I have been fighting for women’s rights in Morocco for almost 40 years, and while we don’t yet have a month dedicated to commemorating women’s history as American women do, we have had many victories. And despite setbacks, I continue to have great hope for the future of women in my country.
Growing up in Morocco in the 60s and 70s, I was lucky that my parents always made sure that my brothers and sisters felt equal and entitled to the same opportunities, urging each of us to get an education. But by the time I reached high school, I realized that many Moroccan women were, in fact, living very different lives from men. I saw that while I was pushed to do anything I set my mind to, some of my girlfriends were simply encouraged to find a good husband and marry well. And I learned that there were women in far worse circumstances – who could be easily divorced by their husbands, with no right to any property settlement, with no recourse; or who couldn’t work without their husband’s permission.
I knew that the only way to make change was to take action. By the early 1980s I was working with other women rights activists and human rights defenders to change the Personal Status Code—Morocco’s law governing all things relating to human and women’s rights issues at the time. In 1999, when the new King, His Majesty Mohammed VI, ascended the throne, we saw a new opportunity for reform and created the Democratic Front for the Rights of Women. Despite confronting opposition from conservatives and Islamists, the country succeeded in reforming the family law in 2004.
And we didn’t stop there. We launched awareness campaigns in advance of the 2007 elections, and we built a network of women activists, Femmes Solidaires (Women in Solidarity), involving hundreds of local associations across the country, to combat gender-based violence. When King Mohammed VI made a historic speech in 2011 calling for expanded women’s rights and announcing the drafting of a new Constitution, we worked to ensure that the document guaranteed equality between men and women and prohibited sex discrimination.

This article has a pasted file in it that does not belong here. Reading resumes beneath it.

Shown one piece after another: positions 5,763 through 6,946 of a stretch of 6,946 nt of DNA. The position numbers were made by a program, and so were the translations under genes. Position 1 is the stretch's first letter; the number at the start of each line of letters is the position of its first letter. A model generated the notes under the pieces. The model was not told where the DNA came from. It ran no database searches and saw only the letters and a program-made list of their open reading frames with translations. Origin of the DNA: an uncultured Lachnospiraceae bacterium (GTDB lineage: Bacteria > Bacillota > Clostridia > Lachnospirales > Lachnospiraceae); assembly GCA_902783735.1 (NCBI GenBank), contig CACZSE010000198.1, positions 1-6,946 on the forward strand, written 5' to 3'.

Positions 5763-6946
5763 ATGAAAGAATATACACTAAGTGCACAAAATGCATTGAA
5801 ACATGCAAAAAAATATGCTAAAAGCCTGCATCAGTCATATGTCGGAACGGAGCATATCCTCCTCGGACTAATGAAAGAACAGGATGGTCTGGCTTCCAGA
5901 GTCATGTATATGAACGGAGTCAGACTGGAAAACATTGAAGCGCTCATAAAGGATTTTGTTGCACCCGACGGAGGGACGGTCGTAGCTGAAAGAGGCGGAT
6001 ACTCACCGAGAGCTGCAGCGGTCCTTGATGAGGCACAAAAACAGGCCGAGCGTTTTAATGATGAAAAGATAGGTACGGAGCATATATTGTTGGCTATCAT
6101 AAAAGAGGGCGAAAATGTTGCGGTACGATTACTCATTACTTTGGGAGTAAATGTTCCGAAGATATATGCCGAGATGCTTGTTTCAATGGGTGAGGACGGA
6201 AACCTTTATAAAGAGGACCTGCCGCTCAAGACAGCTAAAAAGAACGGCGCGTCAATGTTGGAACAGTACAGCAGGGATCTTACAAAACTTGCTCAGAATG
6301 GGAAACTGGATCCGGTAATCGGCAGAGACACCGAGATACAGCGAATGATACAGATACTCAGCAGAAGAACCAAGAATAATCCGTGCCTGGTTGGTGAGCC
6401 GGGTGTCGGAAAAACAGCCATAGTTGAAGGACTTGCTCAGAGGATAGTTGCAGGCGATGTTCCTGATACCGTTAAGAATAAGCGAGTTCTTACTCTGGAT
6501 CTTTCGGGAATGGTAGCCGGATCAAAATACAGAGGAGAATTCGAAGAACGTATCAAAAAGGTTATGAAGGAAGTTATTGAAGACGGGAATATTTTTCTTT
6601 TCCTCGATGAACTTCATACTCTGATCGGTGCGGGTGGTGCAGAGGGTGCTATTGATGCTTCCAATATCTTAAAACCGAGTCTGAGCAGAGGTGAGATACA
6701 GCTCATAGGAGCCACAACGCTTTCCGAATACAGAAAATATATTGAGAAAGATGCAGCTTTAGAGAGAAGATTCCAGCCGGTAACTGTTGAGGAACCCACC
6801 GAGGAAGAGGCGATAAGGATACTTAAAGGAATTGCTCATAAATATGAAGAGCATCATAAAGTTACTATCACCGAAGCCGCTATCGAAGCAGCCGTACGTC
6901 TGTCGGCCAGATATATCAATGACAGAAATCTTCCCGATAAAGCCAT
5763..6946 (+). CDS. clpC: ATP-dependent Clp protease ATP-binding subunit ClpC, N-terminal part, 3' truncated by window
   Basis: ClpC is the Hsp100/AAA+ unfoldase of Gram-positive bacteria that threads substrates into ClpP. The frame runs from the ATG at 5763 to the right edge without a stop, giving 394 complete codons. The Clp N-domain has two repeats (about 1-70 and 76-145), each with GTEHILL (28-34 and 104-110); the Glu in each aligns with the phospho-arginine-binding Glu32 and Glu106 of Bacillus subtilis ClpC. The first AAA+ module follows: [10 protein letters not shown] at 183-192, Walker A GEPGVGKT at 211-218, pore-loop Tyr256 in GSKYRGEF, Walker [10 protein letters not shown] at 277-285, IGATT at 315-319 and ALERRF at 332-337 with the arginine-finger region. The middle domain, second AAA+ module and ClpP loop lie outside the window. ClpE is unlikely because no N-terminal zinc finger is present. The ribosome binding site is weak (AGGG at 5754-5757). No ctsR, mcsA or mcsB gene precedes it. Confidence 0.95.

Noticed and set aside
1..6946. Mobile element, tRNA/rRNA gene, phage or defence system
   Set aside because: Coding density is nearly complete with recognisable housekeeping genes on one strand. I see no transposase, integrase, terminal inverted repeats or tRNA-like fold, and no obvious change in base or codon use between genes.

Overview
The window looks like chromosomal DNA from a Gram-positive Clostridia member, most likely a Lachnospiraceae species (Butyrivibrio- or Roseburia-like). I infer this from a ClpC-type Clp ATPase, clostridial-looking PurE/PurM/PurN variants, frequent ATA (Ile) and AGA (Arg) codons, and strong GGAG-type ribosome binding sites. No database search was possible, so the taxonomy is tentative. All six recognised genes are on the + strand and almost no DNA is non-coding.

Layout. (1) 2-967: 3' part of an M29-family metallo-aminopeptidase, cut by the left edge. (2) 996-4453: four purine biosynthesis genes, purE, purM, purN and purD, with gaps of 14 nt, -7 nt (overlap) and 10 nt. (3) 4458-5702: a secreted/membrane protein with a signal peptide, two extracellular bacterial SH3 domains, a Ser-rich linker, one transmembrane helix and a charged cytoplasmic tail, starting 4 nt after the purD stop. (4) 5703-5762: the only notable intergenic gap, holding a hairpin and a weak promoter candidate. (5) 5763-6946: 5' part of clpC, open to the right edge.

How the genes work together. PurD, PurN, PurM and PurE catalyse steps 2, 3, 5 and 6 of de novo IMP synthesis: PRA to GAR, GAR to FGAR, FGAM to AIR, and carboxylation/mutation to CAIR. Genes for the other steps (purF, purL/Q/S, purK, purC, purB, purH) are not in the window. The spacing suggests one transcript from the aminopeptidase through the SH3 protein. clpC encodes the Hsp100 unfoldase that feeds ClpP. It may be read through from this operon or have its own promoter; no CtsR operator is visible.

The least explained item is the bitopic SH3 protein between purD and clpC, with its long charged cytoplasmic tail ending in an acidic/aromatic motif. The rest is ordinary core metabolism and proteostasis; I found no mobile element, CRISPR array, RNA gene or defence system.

As a result, over the past two decades, Moroccan women have fought for and won the right to divorce and the right to be the equals of men under the law. Morocco has women in top positions. They are ministers or Members of Parliament (MPs) and participate in major decisions. We managed to create a lobby of women MPs to support women’s rights, including the revision of discriminatory laws and the proposal of a quota to ensure women’s access to elected offices. Great progress has been made; and today, Morocco is hailed as one of the most progressive Muslim countries in the Middle East and North Africa on women’s issues.
It is true that obstacles persist, including resistance from people whose mentality has not yet changed. Last month, for example, the women’s and human rights community was deeply disappointed when Morocco’s parliament passed a women’s rights bill that – despite years of demands from NGOs and activists — failed to criminalize marital rape, among other shortcomings. The social, political, and economic rights of Moroccan women still have not been fully realized.
But we cannot give up and say that it’s over. We are and must continue to be vigilant. As an example, we are continuing to lobby parliament to bring amendments to the bill to fight against violence against women. As women, we do not have a day of rest, a moment of relief, in our struggle for equality; our fight for fairness and freedom goes on, day in and day out. Some battles are won, and some are lost, but we continue. I have made the fight for the rights of women my life. Every day, every moment, wherever I am, I fight for women to be free. And when a battered woman wins her case in court; when a woman who has come to you in the past in desperate straits calls to tell you that the judge has sentenced her abusive husband to prison—the rewards are worth the fight.
Fouzia Assouli is President of the Federation of the Democratic League for Women’s Rights, a Moroccan NGO.
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